Natchez in Adams County, Mississippi — The American South (East South Central)
The William Johnson House
Johnson was killed in 1851 over a land dispute. His murderer, Baylor Wynn, eventually went free. Even though several black men witnessed the crime, under Mississippi law they could not testify against Johnson’s killer, a white man.
Johnson’s diary provides a complete account of his life as a “free man of color” in the antebellum South. Published in 1951, his diary documents and provides a unique perspective on Natchez during its heyday as a center of the slave-based cotton economy.
In 1976 the Preservation Society of Ellicott Hill purchased and stabilized the William Johnson House and restored its street façade. In 1987 the house became the first project of the Historic Trust Fund of Mississippi’s Department of Archives and History. The City of Natchez purchased the house and the adjacent Lancashire Building (ca. 1837) and donated both properties to the National Park Service in 1991. Plans are underway to convert the house to a museum dedicated to interpreting Johnson’s life and other aspects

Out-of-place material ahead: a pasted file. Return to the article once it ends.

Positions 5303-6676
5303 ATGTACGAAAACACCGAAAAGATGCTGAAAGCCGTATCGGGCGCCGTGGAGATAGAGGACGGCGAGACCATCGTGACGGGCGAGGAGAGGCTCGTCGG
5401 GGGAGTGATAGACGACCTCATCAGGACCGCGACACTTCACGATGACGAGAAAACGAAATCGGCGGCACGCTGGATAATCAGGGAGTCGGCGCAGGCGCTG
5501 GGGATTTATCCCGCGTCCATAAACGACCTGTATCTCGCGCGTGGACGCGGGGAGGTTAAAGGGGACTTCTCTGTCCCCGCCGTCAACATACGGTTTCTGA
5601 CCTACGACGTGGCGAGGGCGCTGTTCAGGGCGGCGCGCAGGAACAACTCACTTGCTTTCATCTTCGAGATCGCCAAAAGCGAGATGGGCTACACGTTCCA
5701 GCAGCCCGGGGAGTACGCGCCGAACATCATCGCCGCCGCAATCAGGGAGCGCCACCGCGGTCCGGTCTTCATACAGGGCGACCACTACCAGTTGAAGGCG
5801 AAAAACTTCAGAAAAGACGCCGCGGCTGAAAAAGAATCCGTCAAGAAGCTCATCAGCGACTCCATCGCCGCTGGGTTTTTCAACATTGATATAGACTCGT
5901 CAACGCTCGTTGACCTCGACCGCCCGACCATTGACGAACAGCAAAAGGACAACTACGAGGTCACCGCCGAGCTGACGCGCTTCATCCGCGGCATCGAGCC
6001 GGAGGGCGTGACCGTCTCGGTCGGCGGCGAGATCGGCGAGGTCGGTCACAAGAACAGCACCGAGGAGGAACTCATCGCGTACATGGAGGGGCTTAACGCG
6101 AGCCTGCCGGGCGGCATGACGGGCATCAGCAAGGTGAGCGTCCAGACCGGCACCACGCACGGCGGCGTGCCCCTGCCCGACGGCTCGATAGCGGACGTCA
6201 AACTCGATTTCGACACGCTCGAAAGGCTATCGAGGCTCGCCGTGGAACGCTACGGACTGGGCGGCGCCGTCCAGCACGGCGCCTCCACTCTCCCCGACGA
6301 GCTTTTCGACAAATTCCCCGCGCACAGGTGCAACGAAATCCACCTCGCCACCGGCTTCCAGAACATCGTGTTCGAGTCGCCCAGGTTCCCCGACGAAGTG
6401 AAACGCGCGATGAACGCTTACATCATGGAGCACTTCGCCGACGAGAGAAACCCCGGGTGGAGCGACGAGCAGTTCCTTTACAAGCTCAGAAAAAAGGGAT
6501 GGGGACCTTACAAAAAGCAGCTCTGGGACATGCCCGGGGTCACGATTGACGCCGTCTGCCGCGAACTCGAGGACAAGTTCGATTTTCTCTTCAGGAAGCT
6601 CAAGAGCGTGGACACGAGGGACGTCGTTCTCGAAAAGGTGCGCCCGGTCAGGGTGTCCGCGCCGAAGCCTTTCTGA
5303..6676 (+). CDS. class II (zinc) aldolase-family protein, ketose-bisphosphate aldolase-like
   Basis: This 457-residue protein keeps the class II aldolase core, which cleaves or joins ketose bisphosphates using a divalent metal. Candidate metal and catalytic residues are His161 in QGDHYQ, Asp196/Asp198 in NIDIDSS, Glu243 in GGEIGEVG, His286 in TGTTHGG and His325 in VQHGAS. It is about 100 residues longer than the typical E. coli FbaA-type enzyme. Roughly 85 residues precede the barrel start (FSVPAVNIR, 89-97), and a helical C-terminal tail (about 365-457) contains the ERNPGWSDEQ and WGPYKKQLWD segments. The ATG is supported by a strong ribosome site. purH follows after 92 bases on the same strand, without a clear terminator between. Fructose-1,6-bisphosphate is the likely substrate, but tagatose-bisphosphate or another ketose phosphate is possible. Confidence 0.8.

Photo above is of the William Johnson House prior to restoration of the street façade.
Erected by Natchez National Historical Park, Mississippi, National Park Service, U.S. Department of the Interior.
Location. 31° 33.599′ N, 91° 24.329′ W. Marker is in Natchez, Mississippi, in Adams County. Marker can be reached from State Street east of South Canal Street, on the right when traveling east. Touch for map. Marker is at or near this postal address: 210 State Street, Natchez MS 39120, United States of America.
Other nearby markers. At least 8 other markers are within walking distance of this marker. A different marker also named William Johnson House (here, next to this marker); Intersection of State and South Wall streets (a few steps from this marker); Intersection of State and South Canal streets (within shouting distance of this marker); Commercial Bank Building (about 500 feet away, measured in a direct line); Intersection of State and South Pearl streets (about 500 feet away); "The Natchez Burning" (about 600 feet away); Intersection of Washington and South Pearl streets (about 600 feet away); In Gratitude (about 600 feet away). Touch for a list and map of all markers in Natchez.
Also see . . . Natchez National Historical Park, Mississippi. National Park Service (Submitted on March 7, 2016.)
Categories. • African Americans • Industry & Commerce •
Credits. This page was last revised on June 16, 2016. This page originally submitted on March 4, 2016, by Don Morfe of Baltimore, Maryland. This page has been viewed 259 times since then and 42 times this year. Photos: 1, 2. submitted on March 4, 2016, by Don Morfe of Baltimore, Maryland. • Bernard Fisher was the editor who published this page.